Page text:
Lynn Hatter

Lynn Hatter is a  Florida A&M University graduate with a bachelor’s degree in journalism. Lynn has served as reporter/producer for WFSU since 2007 with education and health care issues as her key coverage areas.  She is an award-winning member of the Capital Press Corps and has participated in the NPR Kaiser Health News Reporting Partnership and NPR Education Initiative.  When she’s not working, Lynn spends her time watching sci-fi and action movies, writing her own books, going on long walks through the woods, traveling and exploring antique stores. Follow Lynn Hatter on Twitter: @HatterLynn.

Phone: (850) 487-3086

Broward County schools will soon launch a challenge to a new state education law that steers more local dollars to charter schools and  the head of the state teachers union believe more lawsuits will soon follow.

Governor Rick Scott says he will veto the legislature’s education funding proposal, sending lawmakers back to the drawing board in a special session next week. Scott says he and legislative leaders have agreed to spend another $200 million for education, and put more money into the state’s tourism and job recruitment agencies.

Florida’s public education board had its say on a controversial ed bill and the state budget Tuesday.  Public school officials and a state lawmaker presented opposing views on how education policy played out during the legislative session.

Senate President Joe Negron is asking lawmakers for suggestions after a medical marijuana overhaul died in the legislature. It adds to growing whispers a special session could be coming.

A proposal allowing Florida Power and Light to charge customers for exploratory natural gas drilling has cleared a key senate hurdle, despite numerous consumer concerns. The company calls the move a hedge against future fuel increases.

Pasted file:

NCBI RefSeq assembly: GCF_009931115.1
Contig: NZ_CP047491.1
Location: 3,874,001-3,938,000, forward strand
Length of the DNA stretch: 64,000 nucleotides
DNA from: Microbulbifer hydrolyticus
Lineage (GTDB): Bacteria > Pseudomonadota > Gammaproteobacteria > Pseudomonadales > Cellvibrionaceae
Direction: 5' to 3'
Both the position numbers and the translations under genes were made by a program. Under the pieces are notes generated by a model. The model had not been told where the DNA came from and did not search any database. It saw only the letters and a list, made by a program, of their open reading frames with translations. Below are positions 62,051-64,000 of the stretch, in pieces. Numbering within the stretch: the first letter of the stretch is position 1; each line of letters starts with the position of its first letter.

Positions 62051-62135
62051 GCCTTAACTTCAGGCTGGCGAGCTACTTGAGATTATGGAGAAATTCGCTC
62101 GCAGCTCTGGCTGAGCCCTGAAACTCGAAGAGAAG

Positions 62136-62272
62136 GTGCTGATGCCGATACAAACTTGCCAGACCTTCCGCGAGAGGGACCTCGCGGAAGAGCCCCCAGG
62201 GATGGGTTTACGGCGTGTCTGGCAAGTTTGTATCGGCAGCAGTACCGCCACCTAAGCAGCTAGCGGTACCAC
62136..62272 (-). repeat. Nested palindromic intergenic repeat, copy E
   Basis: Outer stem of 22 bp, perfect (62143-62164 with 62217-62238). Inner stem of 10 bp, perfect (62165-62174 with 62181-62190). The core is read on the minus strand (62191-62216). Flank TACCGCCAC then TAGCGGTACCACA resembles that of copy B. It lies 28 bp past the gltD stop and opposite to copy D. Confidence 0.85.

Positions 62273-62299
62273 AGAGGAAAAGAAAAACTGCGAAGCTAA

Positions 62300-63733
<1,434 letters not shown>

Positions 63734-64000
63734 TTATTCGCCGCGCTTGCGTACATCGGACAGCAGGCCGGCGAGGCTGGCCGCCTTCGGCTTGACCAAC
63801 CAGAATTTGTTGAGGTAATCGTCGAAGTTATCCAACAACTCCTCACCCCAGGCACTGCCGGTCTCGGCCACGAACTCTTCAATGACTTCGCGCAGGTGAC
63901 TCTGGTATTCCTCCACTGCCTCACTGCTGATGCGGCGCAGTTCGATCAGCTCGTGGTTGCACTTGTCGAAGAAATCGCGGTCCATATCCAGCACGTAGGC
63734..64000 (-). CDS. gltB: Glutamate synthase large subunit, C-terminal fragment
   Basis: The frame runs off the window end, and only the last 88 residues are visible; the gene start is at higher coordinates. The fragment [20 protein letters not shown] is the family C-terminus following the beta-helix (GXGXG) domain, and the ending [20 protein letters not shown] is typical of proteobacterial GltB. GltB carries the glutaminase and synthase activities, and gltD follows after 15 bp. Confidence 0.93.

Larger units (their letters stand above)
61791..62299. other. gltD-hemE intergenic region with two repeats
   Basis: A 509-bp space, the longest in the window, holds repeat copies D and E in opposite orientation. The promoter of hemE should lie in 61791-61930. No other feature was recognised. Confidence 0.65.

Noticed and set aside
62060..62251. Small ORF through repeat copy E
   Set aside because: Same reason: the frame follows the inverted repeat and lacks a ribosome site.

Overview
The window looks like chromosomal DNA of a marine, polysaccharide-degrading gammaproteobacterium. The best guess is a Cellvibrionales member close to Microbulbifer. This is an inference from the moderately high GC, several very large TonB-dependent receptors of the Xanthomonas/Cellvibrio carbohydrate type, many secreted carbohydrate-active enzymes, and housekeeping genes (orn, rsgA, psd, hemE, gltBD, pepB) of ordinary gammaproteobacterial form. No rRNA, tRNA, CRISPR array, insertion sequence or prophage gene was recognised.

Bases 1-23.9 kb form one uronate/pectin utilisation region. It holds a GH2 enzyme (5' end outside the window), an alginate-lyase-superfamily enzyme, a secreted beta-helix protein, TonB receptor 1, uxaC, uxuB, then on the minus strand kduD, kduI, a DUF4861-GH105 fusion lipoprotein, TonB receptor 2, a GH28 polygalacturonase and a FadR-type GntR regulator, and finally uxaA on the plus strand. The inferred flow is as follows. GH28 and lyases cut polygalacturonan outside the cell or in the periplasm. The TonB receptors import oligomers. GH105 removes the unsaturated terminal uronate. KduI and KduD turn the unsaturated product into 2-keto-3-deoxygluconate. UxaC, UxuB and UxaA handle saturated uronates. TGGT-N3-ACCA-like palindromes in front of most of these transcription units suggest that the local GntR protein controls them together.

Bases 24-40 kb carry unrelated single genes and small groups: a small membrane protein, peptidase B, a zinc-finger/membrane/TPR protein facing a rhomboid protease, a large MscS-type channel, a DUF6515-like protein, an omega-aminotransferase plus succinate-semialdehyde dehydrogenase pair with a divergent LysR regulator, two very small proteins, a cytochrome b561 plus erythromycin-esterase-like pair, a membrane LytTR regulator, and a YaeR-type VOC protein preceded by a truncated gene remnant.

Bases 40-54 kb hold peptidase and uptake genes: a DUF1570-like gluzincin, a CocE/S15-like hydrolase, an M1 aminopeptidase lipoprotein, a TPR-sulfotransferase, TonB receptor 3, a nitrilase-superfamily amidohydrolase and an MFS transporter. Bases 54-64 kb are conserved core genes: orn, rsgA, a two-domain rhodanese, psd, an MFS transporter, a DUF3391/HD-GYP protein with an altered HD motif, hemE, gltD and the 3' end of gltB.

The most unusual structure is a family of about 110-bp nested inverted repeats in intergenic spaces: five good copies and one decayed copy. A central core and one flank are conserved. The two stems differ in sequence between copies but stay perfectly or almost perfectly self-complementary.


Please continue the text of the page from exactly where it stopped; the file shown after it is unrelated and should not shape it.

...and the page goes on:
It appears talks regarding Florida’s budget have re-started with the House budget chief saying talks could begin as early as tonight. Earlier in the day the House’s budget committee voted to re-authorizing the current year’s spending plan with a few changes, after lawmakers appeared to be at a stand-still.

Miami Herald

Can Florida Lawmakers leave Tallahassee on time? The mood in the state capital has gone from one of pessimism, to cautious optimism that leaders can strike key deals in time.

The Florida House has unveiled plans to overhaul the state’s Medicaid program. The proposal includes new premiums and work requirements. But longtime observers say the program is stingy as-is, and they’re questioning whether the House plan is even feasible.

Florida’s democratic gubernatorial primary now has two contestants. Orlando area businessman Chris King says he wants to be governor. King released his first campaign video Tuesday.

After a rough start, a Florida Senate education panel has managed to move a major testing bill forward. The proposal is a mix of two separate testing bills.

A rift has emerged along a now-familiar fault line in the House and Senate Education spending plans. The chambers are again at odds over how to count what’s known as the required local effort to fund public schools.

A Senate education panel has temporarily postponed a school testing overhaul bill—putting one of the two major testing proposals in jeopardy.

Both prescription and illegal opioids are driving a national spike in overdose deaths. According to the Centers for Disease Control, they were involved in more than 33,000 deaths in 2015. Florida has seen a dramatic increase in opioid-driven overdoses, up more than 20 percent.  Yet, lawmakers are still grappling with how to address the issue.

Sunshine.com

For the past several years, Florida’s public colleges and universities have sought to shield high-level position searches from the state’s sunshine law. The measure has repeatedly been swatted down, but its effort is back again.

Tallahassee Mayor Andrew Gillum has only been running for governor for about a week, but he’s already facing a controversy about his use of a political email system. Now Gillum says he will comply with an investigation.

In a statement from a spokesman, Gillum says the state attorney is obligated to follow up on complaints, and that he’s going to cooperate with an investigation into his use of a political email system.

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